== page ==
Only six countries worldwide have equal legal rights for men and women, according to the World Bank’s Women, Business and the Law 2019: A Decade of Reform report, which examined 35 indicators of legal equality in 187 countries.
The report examined ten years of data, exploring how the economic decisions women make are affected by the law. Indicators covered topics ranging from property ownership and inheritance laws to job protections and pension policies, along with rules governing marriage, movement and travel, pay, and personal safety.
Only six economies – Belgium, Denmark, France, Latvia, Luxembourg and Sweden – scored 100 in the index, meaning they give women and men equal legal rights in the measured areas. None of these economies obtained the maximum score a decade ago, indicating they have all reformed in the meantime.
Romania scored 90.63 out of 100 points, with perfect scores for 7 out of 8 indicators: going places, starting a job, getting paid, getting married, having children, running a business, managing assets. However, the country only scored 25 for the “getting a pension” indicator.
“If women have equal opportunities to reach their full potential, the world would not only be fairer, it would be more prosperous as well,” said World Bank Group Interim President Kristalina Georgieva. “Change is happening, but not fast enough, and 2.7 billion women are still legally barred from having the same choice of jobs as men. It is paramount that we remove the barriers that hold women back, and with this report we aim to demonstrate that reforms are possible, and to accelerate change.”
The Sub-Saharan Africa region had the most reforms in the last 10 years, with 71 different laws passed that allowed women to start jobs and provided recourse from workplace harassment and domestic violence. The region’s score went from 64.04 to 69.63 over ten years.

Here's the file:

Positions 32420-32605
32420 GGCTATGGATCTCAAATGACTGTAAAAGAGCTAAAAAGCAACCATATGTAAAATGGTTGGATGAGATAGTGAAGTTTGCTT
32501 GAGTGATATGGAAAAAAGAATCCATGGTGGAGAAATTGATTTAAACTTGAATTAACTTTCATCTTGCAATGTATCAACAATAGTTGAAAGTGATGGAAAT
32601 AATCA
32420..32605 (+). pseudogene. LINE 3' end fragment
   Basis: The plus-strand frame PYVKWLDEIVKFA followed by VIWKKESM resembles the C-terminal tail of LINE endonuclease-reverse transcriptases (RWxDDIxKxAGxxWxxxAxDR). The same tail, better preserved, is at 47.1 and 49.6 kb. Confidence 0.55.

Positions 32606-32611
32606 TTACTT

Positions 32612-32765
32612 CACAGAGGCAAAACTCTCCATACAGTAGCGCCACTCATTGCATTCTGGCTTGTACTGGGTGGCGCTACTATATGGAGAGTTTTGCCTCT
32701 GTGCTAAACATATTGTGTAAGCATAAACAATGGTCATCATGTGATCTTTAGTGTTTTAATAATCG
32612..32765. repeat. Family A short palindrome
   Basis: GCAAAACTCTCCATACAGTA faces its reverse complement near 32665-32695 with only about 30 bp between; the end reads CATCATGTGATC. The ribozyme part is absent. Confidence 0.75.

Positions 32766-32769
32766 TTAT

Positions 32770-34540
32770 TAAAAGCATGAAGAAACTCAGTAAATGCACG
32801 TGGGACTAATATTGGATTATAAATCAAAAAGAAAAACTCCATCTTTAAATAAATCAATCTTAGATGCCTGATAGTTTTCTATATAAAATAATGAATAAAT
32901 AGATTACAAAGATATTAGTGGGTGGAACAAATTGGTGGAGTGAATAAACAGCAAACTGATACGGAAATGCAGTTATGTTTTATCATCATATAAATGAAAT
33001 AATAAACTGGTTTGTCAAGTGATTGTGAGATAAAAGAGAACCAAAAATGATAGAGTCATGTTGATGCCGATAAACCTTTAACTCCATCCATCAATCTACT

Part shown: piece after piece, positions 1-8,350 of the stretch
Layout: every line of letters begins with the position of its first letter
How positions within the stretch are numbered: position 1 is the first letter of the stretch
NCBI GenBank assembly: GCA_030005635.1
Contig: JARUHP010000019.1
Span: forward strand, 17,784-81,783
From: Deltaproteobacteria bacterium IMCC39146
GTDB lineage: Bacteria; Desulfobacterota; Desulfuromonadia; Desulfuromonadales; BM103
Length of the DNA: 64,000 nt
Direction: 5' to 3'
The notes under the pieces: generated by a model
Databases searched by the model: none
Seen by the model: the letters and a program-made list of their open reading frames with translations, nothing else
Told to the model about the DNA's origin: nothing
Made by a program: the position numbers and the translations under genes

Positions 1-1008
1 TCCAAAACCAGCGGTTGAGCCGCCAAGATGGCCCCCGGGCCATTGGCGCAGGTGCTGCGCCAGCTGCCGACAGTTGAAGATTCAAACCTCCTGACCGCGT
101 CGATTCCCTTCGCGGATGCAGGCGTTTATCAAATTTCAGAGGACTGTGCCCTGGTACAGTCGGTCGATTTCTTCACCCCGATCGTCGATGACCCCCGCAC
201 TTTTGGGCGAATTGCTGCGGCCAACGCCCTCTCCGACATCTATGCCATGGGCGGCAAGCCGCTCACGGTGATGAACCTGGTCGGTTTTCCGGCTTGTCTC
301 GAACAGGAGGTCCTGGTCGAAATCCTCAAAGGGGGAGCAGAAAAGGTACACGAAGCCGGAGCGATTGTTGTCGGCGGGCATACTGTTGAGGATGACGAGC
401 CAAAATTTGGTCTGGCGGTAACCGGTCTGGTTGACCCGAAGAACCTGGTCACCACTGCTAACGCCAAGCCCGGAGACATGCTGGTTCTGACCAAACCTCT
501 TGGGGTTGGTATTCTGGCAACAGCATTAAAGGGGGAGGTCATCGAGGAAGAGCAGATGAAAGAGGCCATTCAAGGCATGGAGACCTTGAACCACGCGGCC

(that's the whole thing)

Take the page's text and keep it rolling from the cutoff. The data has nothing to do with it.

South Asia had the biggest improvement in average regional score, moving from 50 to 58.36, an increase of 8.36 points. This was followed by East Asia and the Pacific, which went from 64.80 to 70.73, an increase of 5.93 points.
In contrast, economies in the Middle East and North Africa have the lowest average global score with 47.37, meaning that the average economy in the Middle East and North Africa is unequal in at least half of the areas measured.
“Equality of opportunity allows women to make the choices that are best for them, their families and their communities. However, equal opportunities in getting a job or starting a business do not exist where legal gender differences are prevalent. Legal restrictions constrain women’s ability to make economic decisions and can have far-reaching consequences. For example, women may decide not to work in economies where the law makes it more difficult for them to do so, or where they may get paid less than men for doing similar jobs,” the World Bank finds.
Of the 39 economies which score 90 or above, 26 are OECD high-income, eight are from Europe and Central Asia, two are from Latin America and the Caribbean (Paraguay and Peru) and the remaining three are from East Asia and the Pacific (Taiwan, China), the Middle East and North Africa (Malta) and Sub-Saharan Africa (Mauritius).
When classified by income level, high-income economies score highest with an average score of 82.86. Upper-middle-income economies have an average score of 75.93. Lower-middle- and low-income economies have very similar average scores of 68.74 and 67.56, respectively, according to the report.